Thursday, July 11, 2019

Coming to Terms With Social Media

When it comes to getting social, I'm all about the "-ize." And I'm concerned that we have begun using social media as an excuse for not actually going out to, you know, socialize.

Yesterday, a fellow genealogical society board member and I went on an idea-gathering mission and visited a neighboring society. After the meeting concluded, we had a chance to visit with the leaders of that group. Talk turned to discussion of yet another genealogy group whose leadership was frankly worn out from years of uninterrupted service and who teetered on the precipice of shuttering their operation.

Situations like that always invite comments on succession planning and other administrative oversights, of course, but another possibility for languishing organizations could have been the current trend away from in-person meetings and towards online connections. Everything from computer-based access to digitized records to online "hangouts" to social media sites hosting "groups" online seemingly have conspired to displace the face-to-face meeting.

On our hour-long drive home, I couldn't help but think of all the younger genealogy researchers I have met over the years. Most of them are working moms whose family and careers rightly demand more of their time than any spare moments they can afford for genealogy. Some of them are teachers or business owners—people for whom spare time comes, well, sparingly.

The thing is, of all these people I enjoy having met and talked with, not a one of them was a person I would have otherwise met than through one specific nexus: we made each other's acquaintance at a genealogy meeting. Not a one of them are people I've met face-to-face after having met them online. It was thanks to that apparently dying breed—the genealogy conference—that I've met all of them.

Face to face meetings grant us something that I've seldom seen in "social" media venues: time to socialize. Granted, yes, I suppose I'll eventually learn to entirely substitute a phone or a laptop for an actual face looking into mine, but I'm pretty sure I will miss out on all the people who I could have met, if we all kept up the habit of gathering ourselves together. Perhaps the social media habit is just something we'll have to learn to do just to get by—if, that is, genealogy conferences and even local meetings become the extinct entity trends seem to predict.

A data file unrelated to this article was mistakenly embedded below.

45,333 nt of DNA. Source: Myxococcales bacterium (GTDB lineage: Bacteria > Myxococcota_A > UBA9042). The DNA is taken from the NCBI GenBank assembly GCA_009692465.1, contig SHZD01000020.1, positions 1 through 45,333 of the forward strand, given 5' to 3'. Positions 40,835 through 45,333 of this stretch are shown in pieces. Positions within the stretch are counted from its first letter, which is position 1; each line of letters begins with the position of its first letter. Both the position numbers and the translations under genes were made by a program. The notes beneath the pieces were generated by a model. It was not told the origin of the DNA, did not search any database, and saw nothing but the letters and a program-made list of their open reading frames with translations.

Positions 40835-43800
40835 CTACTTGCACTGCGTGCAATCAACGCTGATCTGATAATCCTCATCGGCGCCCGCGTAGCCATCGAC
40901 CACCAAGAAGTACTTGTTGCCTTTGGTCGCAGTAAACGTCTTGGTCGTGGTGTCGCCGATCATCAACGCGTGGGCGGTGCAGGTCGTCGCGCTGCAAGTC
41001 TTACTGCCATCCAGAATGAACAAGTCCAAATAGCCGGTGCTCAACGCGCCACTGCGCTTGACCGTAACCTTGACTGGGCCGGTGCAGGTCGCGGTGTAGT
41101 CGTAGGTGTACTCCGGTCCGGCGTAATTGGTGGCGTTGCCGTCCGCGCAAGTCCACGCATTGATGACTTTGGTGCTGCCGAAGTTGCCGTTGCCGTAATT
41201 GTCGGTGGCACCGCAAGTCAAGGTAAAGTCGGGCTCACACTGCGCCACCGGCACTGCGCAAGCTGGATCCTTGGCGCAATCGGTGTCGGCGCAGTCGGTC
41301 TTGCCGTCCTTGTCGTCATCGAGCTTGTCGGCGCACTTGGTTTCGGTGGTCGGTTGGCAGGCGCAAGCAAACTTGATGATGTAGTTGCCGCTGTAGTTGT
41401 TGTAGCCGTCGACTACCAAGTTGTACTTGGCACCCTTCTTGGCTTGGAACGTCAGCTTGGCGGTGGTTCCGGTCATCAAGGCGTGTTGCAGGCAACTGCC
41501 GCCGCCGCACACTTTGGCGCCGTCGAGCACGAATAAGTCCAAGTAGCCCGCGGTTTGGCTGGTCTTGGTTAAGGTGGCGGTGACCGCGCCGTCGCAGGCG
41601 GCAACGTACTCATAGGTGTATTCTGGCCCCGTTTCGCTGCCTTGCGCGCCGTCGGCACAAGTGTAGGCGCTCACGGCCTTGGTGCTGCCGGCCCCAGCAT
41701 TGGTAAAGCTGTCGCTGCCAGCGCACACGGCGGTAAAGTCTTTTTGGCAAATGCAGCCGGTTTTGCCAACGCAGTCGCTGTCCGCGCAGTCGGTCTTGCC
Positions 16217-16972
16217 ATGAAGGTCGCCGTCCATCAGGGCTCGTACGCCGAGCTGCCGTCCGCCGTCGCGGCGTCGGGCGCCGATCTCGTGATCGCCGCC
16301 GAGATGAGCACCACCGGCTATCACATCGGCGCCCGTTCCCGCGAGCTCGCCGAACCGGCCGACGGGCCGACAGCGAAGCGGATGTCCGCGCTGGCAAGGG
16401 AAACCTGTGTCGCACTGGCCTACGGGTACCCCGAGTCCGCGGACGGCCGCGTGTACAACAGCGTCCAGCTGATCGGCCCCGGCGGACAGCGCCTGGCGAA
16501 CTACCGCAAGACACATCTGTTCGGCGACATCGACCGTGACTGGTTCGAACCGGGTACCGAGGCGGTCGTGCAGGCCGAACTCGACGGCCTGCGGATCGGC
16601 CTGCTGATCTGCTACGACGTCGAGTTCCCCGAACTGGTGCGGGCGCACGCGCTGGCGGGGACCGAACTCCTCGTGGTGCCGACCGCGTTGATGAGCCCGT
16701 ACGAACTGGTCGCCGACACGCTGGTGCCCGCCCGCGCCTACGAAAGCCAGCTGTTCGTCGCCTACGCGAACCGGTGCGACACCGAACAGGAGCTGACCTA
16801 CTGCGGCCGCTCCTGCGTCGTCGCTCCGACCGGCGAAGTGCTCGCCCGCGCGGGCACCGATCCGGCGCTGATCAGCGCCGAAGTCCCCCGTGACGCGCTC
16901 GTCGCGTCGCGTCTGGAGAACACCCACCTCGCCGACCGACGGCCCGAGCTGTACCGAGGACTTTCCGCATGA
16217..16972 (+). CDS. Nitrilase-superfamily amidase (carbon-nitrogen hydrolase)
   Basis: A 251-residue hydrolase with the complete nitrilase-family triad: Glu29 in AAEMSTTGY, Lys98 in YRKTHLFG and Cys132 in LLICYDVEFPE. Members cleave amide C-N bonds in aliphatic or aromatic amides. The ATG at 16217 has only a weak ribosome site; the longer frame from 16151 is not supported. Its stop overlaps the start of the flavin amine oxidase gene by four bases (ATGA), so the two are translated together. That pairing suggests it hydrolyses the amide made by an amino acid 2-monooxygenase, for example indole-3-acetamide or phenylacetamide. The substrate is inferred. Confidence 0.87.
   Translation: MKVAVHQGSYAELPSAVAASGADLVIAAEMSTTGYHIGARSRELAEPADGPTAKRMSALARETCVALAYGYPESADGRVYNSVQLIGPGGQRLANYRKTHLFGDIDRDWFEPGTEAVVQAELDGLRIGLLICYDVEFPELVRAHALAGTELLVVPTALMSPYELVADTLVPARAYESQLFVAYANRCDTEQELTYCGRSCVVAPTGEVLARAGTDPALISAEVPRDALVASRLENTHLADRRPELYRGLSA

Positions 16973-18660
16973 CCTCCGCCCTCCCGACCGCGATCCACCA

1. I enjoy reading your posts, thank you for taking the time to write. Today's post was particularly apropos to any group that meets regularly and wants to sustain itself with new members. I write a newsletter for my local (Columbus, Ohio) African Violet Society and would like to include your post. Would you consider giving permission to reprint your post for this purpose? Thank you.

    1. Thank you so much for asking, Madelyn! I found your contact information through your Society's website and have emailed you there. My thoughts are with you for organizational succession planning--currently a challenge for many local organizations--and also because Columbus is part of my "roots" as well.

  2. It can work both ways. I'm part of a few successful groups who communicate almost totally online, but also meet face to face. I find both of these modes crucial for a successful organization. Facebook groups and the like which never meet face-to-face will eventually die or have all the "old" members replaced by new ones. That's OK, but it is a much impoverished experience compared to making actual friends with whom you can break bread together.

    1. That's an interesting point, Valorie. Our local society has started a private Facebook group, which we intended not only for members to use, but to also be used as an outreach, so it includes anyone interested in genealogy in our area.

      Just last week, I floated the question, "Anyone in town want to meet up for coffee?" Got several positive responses, including from people who are solely on the Facebook group (not society members). It will be interesting to meet them, face to face. Now, I'm curious to see if that will have a different impact on who remains only in the online group, and who makes the jump to start attending our monthly meetings as well.


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